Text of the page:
It’s no secret – doing good is in. As consumers, we expect the brands and organizations we love to “give back”. What’s less obvious, but becoming more apparent, is that there’s definitely a good way to do good through marketing and advertising – and organizations often get it breathtakingly wrong (*cough* Pepsi).

As private companies and nonprofits attempt to walk this cause marketing tightrope with promotions and partnerships that offer support to specific nonprofit organizations, we’ve noticed some significant trends. Here are a few to watch during the remainder of 2017:


Companies generally avoid overtly partisan political statements, especially when the issues are still contentious. They’re usually wary about alienating potential customers by picking a side before the dust has settled. This year however, we’ve seen quite a few organizations boldly wade into the fray, for better or worse.

Budweiser – Born the Hard Way

Both supporters and opponents of Donald Trump interpreted Budweiser’s Super Bowl commercial, “Born the Hard Way”, as a rejection of the President’s anti-immigrant campaign rhetoric. Whether or not this ad was intentionally subversive, the timing made it noteworthy. Trump had just signed an executive order banning travellers from seven predominantly Muslim countries. This unequivocal support for immigration didn’t go unnoticed by some of the president’s more ardent supporters; some even threatened a boycott. It was a noticeable change in tone from a beer company that tends to employ more conventional advertising, and we’re all for it.

Heineken – Worlds Apart

Another ad that appeared to acknowledge the current highly-polarized political climate was Heineken’s “Worlds Apart”. The beer company invited six people to a warehouse and paired each one with a stranger. Unbeknownst to the guests, their partners shared an opposing political view about a contentious issue: gender identity, feminism or climate change. The subjects were then tasked with working together to build a bar, followed by a round of icebreaker questions. Once the partners had completed the challenge, and established a seemingly genuine connection through conversation, Heineken dropped the bombshell on them; the strangers sat and watched prerecorded videos of their partners expressing their vastly different, and sometimes hurtful political positions. Awkward, to say the least. After viewing the videos, the partners could decide to stay together to discuss their views (while enjoying a Heineken, of course) or leave. Unfailingly, the new acquaintances chose to stay and chat, because beer, much like Pepsi, heals all wounds.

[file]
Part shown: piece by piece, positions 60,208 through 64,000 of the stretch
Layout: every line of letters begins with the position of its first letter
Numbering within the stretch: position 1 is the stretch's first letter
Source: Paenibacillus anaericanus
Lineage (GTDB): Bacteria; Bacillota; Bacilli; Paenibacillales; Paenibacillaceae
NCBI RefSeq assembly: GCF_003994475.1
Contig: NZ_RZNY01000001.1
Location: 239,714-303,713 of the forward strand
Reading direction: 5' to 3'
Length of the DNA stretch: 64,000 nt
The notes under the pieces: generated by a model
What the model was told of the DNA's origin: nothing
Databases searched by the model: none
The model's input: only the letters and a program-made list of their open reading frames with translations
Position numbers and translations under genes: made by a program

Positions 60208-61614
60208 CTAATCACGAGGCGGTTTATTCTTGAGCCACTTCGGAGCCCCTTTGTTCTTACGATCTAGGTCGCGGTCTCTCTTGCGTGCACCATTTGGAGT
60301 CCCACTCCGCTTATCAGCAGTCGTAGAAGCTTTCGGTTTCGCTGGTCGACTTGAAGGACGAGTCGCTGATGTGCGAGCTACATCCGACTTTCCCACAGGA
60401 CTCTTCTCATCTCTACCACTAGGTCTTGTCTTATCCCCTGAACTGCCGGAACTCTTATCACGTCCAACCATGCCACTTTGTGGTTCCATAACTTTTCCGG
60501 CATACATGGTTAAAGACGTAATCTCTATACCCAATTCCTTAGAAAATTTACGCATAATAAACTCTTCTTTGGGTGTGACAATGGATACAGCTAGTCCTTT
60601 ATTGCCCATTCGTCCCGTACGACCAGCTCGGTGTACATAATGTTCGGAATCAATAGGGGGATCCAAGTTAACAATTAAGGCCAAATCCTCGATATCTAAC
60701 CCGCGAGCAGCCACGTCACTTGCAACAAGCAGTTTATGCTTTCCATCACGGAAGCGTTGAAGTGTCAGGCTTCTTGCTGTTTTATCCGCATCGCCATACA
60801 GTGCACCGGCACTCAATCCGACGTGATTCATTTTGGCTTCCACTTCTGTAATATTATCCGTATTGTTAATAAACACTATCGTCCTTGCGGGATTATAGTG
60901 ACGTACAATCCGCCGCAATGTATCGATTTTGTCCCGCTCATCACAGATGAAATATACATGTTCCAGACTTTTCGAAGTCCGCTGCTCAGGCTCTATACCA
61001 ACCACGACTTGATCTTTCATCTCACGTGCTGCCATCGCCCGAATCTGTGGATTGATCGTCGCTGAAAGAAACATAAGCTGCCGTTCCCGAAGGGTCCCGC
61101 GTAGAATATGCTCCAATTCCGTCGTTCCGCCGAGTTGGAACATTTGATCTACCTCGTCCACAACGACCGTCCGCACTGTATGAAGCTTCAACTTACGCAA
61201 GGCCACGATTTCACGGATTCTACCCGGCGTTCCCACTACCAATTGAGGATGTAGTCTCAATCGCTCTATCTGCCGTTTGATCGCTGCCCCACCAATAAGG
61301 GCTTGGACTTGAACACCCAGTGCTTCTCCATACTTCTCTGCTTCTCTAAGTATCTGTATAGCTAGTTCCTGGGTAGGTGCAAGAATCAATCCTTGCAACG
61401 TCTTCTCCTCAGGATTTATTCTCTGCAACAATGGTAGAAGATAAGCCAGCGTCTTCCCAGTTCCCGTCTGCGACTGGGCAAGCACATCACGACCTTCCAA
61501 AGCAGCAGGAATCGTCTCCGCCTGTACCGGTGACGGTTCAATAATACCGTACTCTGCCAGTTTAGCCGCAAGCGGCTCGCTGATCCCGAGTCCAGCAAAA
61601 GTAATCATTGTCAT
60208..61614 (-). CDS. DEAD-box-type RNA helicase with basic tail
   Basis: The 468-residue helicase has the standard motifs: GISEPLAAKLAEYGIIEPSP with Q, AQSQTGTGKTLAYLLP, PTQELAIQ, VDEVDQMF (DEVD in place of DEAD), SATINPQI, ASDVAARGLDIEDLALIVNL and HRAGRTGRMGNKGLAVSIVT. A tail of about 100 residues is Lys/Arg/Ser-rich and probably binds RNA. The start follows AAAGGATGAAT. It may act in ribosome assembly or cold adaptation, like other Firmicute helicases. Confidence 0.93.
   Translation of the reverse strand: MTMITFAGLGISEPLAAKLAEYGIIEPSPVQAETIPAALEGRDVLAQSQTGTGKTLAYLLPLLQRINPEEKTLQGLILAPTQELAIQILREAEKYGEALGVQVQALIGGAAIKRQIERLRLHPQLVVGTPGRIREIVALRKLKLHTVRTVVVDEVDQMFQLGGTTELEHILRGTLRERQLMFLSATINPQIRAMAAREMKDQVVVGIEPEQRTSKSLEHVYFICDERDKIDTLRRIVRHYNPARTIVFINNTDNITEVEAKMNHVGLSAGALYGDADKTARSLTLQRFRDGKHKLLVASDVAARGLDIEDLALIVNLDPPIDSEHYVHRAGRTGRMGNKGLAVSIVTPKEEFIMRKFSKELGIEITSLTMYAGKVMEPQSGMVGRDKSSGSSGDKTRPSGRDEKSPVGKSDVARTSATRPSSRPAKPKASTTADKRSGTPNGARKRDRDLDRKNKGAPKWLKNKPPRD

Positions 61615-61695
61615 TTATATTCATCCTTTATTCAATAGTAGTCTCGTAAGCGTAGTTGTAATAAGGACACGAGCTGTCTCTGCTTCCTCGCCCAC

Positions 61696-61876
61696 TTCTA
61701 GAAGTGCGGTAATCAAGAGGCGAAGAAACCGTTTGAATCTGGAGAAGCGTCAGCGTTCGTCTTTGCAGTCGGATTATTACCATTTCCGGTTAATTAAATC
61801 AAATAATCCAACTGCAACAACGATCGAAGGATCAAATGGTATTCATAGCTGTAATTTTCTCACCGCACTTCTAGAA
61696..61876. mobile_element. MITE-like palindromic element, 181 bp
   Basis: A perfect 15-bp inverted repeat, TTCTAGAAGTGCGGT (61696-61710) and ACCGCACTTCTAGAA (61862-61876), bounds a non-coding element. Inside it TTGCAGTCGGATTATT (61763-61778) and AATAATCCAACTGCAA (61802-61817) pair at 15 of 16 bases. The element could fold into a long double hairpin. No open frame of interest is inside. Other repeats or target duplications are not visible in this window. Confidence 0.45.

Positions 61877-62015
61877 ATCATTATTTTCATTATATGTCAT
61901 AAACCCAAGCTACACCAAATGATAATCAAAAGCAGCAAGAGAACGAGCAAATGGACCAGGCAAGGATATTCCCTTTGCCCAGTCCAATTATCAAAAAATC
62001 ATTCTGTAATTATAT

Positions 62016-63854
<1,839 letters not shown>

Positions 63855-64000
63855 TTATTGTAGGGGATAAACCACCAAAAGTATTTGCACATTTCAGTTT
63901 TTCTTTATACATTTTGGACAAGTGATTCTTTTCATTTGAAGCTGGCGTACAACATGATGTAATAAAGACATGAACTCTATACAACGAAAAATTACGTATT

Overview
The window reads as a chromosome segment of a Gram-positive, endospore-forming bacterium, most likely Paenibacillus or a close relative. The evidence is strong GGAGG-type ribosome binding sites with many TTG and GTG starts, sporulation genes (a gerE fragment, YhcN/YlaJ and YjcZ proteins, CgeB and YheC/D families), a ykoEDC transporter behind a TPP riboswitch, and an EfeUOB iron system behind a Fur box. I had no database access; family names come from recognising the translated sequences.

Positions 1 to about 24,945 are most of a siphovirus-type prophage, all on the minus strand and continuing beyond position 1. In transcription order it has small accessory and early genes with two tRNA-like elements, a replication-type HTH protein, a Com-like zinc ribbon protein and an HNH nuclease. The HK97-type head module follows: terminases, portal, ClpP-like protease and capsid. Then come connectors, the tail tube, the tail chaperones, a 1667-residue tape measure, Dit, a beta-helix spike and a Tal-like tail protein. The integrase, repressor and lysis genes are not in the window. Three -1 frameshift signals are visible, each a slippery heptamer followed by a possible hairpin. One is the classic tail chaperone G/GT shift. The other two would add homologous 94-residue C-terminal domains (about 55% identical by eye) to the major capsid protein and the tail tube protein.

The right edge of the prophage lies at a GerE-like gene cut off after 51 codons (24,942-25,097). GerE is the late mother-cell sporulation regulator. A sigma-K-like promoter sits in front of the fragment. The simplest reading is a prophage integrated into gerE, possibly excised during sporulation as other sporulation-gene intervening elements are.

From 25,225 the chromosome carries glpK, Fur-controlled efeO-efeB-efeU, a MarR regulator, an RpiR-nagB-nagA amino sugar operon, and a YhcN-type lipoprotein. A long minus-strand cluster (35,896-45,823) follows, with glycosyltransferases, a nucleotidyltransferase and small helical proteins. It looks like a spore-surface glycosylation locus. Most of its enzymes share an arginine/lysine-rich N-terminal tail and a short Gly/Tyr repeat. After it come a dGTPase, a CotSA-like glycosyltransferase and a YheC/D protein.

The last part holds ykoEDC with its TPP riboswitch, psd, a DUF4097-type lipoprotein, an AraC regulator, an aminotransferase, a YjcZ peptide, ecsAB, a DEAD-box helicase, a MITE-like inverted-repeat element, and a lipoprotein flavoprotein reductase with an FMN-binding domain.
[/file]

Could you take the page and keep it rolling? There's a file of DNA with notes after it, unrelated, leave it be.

Many companies have found marketing success by creating giving campaigns that allowed fans to vote for their favourite causes and nonprofits.

Google Canada Impact Challenge

This year, Google Canada took it to another level with its Impact Challenge. The initiative directed $5 million dollars to 10 nonprofit organizations selected by online voting.

This campaign worked for a number of reasons. Obviously, Google got to bask in the glow of the great work that these nonprofit organizations have done (while broadening their impact). Equally important, the competing nonprofits used their own networks to broadcast the initiative and raise the sponsor’s profile. These third party endorsements were undoubtedly far more valuable than the prize money.



“What gets measured gets done.” This cliche has staying power because it often reflects the nature of business priorities. Organizations truly invested in long-term positive CSR impacts have realized that good intentions only become concrete when they are attached to measurable goals in mission and vision statements, and to significant segments of quarterly and annual reports. Oh, and it’s good for business too.

Look for more organizations to adopt reporting methods like the Balanced Scorecard and the Triple Bottom Line that appropriately reflect the importance of social responsibility to organizational growth and sustainability.


We know that videos have already become essential components of the digital marketing mix, cause-related or otherwise.They now account for nearly 70% of all website traffic. It’s unsurprising then that cause marketers and nonprofits are allotting more time and attention to creating shareable video content.

Of course, few of us like being interrupted by ads on Facebook and Youtube. We can’t wait to click “Skip”. So, good storytelling is the critical element here. Marketers should aim to create content as entertaining and engaging as the videos and timelines they’re interrupting. That means fewer announcements and broadcasts, more narrative, more story arc.

Ram Trucks’ Super Bowl commercial is a few years old now, but it’s still a benchmark for this kind of storytelling. The company partnered with the National Future Farmers of America to increase awareness about the importance of farming and agriculture. The wildly-popular advertisement helped Ram Trucks raise $1 million for the FFA.

Interested in learning some more tactics to bring your Cause Marketing to the next level? Join us at our 3rd #SplashSaloon, “Cause Marketing for Non-Profits.”

Taking place on July 13th and sponsored by our friends at Artscape Daniels Launchpad, this Saloon will feature four talented panelists and their insights on creating materials and campaigns that drive awareness, impact and fundraising for important causes. 

We have limited spaces available for this Saloon so register now to avoid disappointment.